People are often shocked to learn that I have lived with kidney disease for over 46 years, surviving 40 plus surgeries, 13 years of dialysis and now living with my fourth kidney transplant. I can tell you one thing that has helped me survive: being as educated as I can about my illness. When you are knowledgeable and engaged about your illness, health care professionals quickly take notice. I think they deliver the best of care as a result.
Becoming educated about your illness is something you must want to do. No one will force the information on you – you must seek it out! Information is your most powerful ally. It will help you choose the right doctors, make good decisions about your healthcare, gain confidence, and feel less out of control.
Have high expectations about getting the care you need. I have certain expectations of how doctors will interact with me. I’ll never forget the time I saw a new cardiologist. He looked at my chart for a couple of minutes, asked me for minimal information then directed me to follow him as he proceeded to walk out of the treatment room door and around the corner. He handed my chart to the receptionist and said, “I’ll see her in 6 months.” I looked at him, then looked at the receptionist and said, “I don’t think so!” The entire visit may have taken three minutes max. This was unacceptable to me. I knew I had to find a new doctor to get the care I deserved.
Communication is key to good care. I know I have to be an active participant during an appointment, but so does the doc! When I see a new doctor, I bring a list of my medications, a brief bullet point typed medical history, and names and phone number of my other doctors. This always gives me more time to discuss my medical issues. Doctors are required to do a lot of documentation and I gain more time for communication by doing some of it for them.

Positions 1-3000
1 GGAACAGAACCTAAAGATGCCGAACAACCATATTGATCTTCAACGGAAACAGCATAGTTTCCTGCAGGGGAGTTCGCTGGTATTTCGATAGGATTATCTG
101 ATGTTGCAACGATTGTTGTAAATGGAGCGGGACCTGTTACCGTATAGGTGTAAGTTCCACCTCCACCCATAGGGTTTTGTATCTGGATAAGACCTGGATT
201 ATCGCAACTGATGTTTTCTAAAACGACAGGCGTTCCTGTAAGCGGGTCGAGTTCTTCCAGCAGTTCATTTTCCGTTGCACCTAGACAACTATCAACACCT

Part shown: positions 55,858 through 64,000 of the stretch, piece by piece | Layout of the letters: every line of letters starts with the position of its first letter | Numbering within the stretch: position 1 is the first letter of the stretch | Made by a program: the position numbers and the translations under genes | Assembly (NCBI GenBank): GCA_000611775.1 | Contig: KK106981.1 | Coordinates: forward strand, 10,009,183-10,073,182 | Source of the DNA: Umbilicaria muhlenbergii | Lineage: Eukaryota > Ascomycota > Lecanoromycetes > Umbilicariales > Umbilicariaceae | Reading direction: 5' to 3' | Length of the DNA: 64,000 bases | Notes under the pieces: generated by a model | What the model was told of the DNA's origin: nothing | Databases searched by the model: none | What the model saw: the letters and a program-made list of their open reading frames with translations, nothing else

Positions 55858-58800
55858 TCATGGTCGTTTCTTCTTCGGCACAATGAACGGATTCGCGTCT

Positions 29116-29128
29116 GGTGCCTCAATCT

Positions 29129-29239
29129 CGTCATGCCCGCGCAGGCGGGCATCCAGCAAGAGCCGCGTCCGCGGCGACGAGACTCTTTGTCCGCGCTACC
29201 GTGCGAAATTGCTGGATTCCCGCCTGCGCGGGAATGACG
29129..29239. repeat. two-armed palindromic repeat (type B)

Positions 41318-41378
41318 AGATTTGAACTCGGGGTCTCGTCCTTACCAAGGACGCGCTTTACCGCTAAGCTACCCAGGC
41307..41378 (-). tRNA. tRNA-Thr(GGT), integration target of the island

I prepare a list of questions, and if I don’t understand a diagnosis, treatment, or medical jargon – I ask. I let my doctor know if I think a prescribed treatment will be hard for me and I ask if any other options are available. It is great to ask doctors open ended questions as you get more information. I might ask: “How do most of your patients feel after the procedure?” I do ask that all medication prescribed be cleared by a Nephrologist. Some common prescribed medications are not good for the kidneys or may have different effects if you require dialysis.
Be alert and purposeful about what you want to take away from every interaction. I only take a friend or family member when I can’t think clearly or am very emotional about a doctor visit. It isn’t realistic for me to arrange for or ask for a friend or family member to go to all my routine doctor appointments.
Before I leave the doctor’s office, clinic or hospital, I make sure I know what I am supposed to do. I also ask the doctor what is considered an emergency. I can rest more easily knowing when I need to call if I have a temperature, pain or blood pressure problems.
Give your schedule and your condition the attention they deserve! I keep my appointments or I call and reschedule if I can’t make them. This is so important. I never want to be labeled as a “no show” as my life depends on the doctor and staff knowing I take this seriously.
There is always more to learn. If I am having a new healthcare issue, I ask for written information, videos, websites and any other information that can help me continue my education toward my self-proclaimed degree as a professional patient. Knowledge saves your life!
About the Author
Lori Hartwell, founder & President of the Renal Support Network (RSN), was diagnosed with kidney disease at the age of two. In 1993 she founded RSN to instill “health, happiness and hope” into the lives of those affected by chronic kidney disease. Lori is also the author of the inspirational book “Chronically Happy: Joyful Living in Spite of Chronic Illness” and is a four-time kidney transplant recipient.
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